People do this because they are exhausted by not knowing why they weren’t considered. If I don’t get an interview or get hired after an interview I respectfully ask if there is something I can do to improve my resume or interview skills or anything to improve my chances did r other jobs or for the future. If you are unwilling to tell people why you won’t consider them then they are going to keep trying. Some of these people’s behaviors are clear red flags but if you’d have been honest the first time they asked it may not have escalated.

    Telling someone they got a bad reference isn’t breaking confidentiality because they don’t know who sent a bad reference. However it gives them the opportunity to find new references instead of continuing to use the AH who is agreeing to give a reference and then tanking them. Honestly, I wouldn’t trust a bad reference because that person is clearly pretending to be happy with the applicants performance when they are not, and willing to knowingly prevent someone from getting a job.

    In your rejection letter clearly state if you were impressed by their application/interview and would welcome them to apply again or if you didn’t find them to be a good fit for your organization in general.

    1. Anon in Canada*

      99% of rejection letters are form letters. If they say they were impressed by the application, they are telling it to everyone.

      HR departments are worried about legal liability should they give a reason for a rejection, so they say nothing. Yes, this is frustrating to applicants, and companies should understand that one consequence of their refusing to provide feedback is that rejected applicants will keep applying, because they don’t know whether they are viable applicants or not.

    2. Retired Vulcan Raises 1 Grey Eyebrow*

      Individually tailored rejections with reasons is probably way too much work to invest in people they don’t want, especially for jobs that receive a huge number of applications.

    3. Retired Vulcan Raises 1 Grey Eyebrow*

      Some people do get accepted by an org after multiple tries. If you don’t do anything creepy or aggressive, imo no harm in applying repeatedly if you follow the correct procedure. That’s not harassment.

  48. CupcakeCounter*

    We are dealing with a former employee who keeps applying over and over again. She resigned after a bad review and notification she would be put on a PIP (didn’t have the technical skills she claimed and deadlines were constantly missed but she still felt she deserved the highest rating because of her “cultural contributions” which don’t matter that much as an accountant) and has been applying to nearly every job she even remotely qualifies for ever since. Not sure how she thinks is going to work considering she attempted to put the company on blast on LinkedIn for “not paying out her promised PTO” and HR had to get involved. Girl didn’t even work there a full year, spent most of the time in the negative PTO bucket since she had preplanned vacation and surgery before she started, and somehow expected to be paid out for 3 weeks vacation upon her departure in February since she didn’t use any after January 1. Even though it was in my verbal offer, in her offer letter, and on every paystub that PTO was accrued each pay period she somehow thought she would be paid out for a full year of PTO for working 2 months.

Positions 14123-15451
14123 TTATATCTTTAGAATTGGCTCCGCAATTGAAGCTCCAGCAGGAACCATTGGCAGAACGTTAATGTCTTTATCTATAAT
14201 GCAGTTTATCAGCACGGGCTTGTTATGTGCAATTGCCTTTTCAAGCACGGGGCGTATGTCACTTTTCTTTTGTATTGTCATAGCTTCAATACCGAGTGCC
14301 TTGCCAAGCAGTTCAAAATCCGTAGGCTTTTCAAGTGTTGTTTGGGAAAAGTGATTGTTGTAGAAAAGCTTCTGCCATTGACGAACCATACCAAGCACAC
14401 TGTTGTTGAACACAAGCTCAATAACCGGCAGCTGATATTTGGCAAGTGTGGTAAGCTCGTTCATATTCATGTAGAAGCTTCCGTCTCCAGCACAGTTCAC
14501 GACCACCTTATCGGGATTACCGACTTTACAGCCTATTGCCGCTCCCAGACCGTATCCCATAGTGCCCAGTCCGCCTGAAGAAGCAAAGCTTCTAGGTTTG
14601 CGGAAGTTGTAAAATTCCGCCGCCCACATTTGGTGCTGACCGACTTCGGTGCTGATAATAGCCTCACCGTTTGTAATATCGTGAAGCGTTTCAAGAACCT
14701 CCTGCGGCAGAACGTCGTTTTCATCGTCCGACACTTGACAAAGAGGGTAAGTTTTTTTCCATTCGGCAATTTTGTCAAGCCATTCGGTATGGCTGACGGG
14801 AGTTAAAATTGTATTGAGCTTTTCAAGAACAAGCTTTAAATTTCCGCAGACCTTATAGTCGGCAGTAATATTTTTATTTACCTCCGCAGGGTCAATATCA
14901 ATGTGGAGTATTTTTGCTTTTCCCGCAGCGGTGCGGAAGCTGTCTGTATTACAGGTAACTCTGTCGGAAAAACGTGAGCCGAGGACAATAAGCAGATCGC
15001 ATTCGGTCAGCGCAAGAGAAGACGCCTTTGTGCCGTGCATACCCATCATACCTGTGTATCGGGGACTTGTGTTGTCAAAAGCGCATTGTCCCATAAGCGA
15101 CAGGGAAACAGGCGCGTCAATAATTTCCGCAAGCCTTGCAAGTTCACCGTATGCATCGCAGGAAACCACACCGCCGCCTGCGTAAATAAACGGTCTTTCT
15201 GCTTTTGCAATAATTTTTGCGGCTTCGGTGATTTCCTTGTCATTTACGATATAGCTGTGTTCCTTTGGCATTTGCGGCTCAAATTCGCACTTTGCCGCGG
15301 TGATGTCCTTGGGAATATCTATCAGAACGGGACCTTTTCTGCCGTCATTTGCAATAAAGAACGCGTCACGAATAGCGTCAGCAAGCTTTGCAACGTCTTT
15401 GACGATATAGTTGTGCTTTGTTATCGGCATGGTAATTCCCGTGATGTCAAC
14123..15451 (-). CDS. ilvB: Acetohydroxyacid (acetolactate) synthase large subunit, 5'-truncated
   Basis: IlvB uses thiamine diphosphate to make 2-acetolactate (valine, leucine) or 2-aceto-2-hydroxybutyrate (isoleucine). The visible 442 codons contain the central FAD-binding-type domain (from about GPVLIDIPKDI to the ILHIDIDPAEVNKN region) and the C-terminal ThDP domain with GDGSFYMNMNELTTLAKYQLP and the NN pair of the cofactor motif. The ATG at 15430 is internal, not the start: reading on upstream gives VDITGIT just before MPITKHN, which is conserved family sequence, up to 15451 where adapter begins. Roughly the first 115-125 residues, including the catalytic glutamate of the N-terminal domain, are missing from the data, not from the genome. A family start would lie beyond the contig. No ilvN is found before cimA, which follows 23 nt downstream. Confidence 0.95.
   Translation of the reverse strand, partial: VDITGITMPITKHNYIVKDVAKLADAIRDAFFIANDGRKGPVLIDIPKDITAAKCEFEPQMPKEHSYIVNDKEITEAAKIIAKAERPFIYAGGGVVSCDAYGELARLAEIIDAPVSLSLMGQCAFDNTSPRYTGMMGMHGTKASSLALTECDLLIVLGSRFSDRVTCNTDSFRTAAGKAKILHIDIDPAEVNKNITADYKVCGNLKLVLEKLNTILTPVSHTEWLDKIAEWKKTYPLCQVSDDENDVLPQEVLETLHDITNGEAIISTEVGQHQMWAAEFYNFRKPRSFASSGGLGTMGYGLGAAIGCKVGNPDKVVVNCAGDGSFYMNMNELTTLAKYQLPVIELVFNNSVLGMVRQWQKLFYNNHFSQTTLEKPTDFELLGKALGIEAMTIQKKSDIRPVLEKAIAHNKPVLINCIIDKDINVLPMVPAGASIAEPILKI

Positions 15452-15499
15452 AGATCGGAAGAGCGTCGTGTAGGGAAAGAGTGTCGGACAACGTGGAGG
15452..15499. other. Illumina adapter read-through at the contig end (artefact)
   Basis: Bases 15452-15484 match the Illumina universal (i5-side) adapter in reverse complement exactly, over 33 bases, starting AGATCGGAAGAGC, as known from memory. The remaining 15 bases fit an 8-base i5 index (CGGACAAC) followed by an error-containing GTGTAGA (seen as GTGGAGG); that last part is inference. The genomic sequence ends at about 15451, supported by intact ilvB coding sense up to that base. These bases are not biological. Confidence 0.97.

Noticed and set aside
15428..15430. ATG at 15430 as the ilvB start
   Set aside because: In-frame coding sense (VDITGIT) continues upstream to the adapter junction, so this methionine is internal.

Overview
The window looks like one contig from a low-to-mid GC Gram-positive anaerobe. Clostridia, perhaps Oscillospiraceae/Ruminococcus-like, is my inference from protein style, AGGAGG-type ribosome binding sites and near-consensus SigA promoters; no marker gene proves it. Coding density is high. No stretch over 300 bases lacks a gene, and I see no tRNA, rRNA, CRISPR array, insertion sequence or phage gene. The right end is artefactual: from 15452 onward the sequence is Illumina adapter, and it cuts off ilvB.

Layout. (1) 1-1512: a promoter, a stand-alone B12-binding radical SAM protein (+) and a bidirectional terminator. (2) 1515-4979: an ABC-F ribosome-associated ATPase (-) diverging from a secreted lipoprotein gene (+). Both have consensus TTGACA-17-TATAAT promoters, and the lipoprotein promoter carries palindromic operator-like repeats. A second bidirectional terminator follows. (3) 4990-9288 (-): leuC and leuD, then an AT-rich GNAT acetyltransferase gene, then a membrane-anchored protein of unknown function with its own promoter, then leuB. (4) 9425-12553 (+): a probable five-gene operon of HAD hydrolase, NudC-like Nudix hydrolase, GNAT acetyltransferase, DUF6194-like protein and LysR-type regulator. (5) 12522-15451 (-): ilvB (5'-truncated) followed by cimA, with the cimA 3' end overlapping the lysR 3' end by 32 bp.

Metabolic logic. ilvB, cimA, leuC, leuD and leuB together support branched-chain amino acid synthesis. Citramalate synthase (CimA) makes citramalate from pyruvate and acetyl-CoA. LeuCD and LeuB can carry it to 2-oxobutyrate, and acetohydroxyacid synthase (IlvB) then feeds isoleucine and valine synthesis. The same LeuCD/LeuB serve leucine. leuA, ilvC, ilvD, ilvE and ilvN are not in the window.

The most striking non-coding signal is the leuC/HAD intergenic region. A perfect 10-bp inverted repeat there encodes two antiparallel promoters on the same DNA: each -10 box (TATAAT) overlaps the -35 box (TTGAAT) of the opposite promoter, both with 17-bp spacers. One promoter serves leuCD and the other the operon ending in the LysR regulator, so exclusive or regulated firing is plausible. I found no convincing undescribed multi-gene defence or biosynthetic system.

I think she expected us to fight for her and make a counter offer because we literally had to pack up her desk and push her out the door on her last day. She just accepted her 3rd role in a year since leaving us and applied for a posted position one week after announcing her new role on LinkedIn.
    Some people are just straight up delusional.

    1. Retired Vulcan Raises 1 Grey Eyebrow*

      Sounds like she received a harsh reality check once she quit your org; she can’t keep other jobs and now realises how good she had it with you. Too late, too bad.

  49. The_artist_formerly_known_as_Anon-2*

    I often see AAM / Alison stating “Do not take advice on job seeking from your parents.”

    During the brief situation in which I (a baby boomer) was out of work, my Greatest Generation parents were continually advising me “keep calling back! And, keep applying to places that have jobs open, even if it isn’t related to what you do!”

    I am surmising that these applicants are receiving that advice.

    In other words, they were advising me to be a pest. When I began working again, we had a need for a specific skill (medical), and posted the ad for the position in a major newspaper.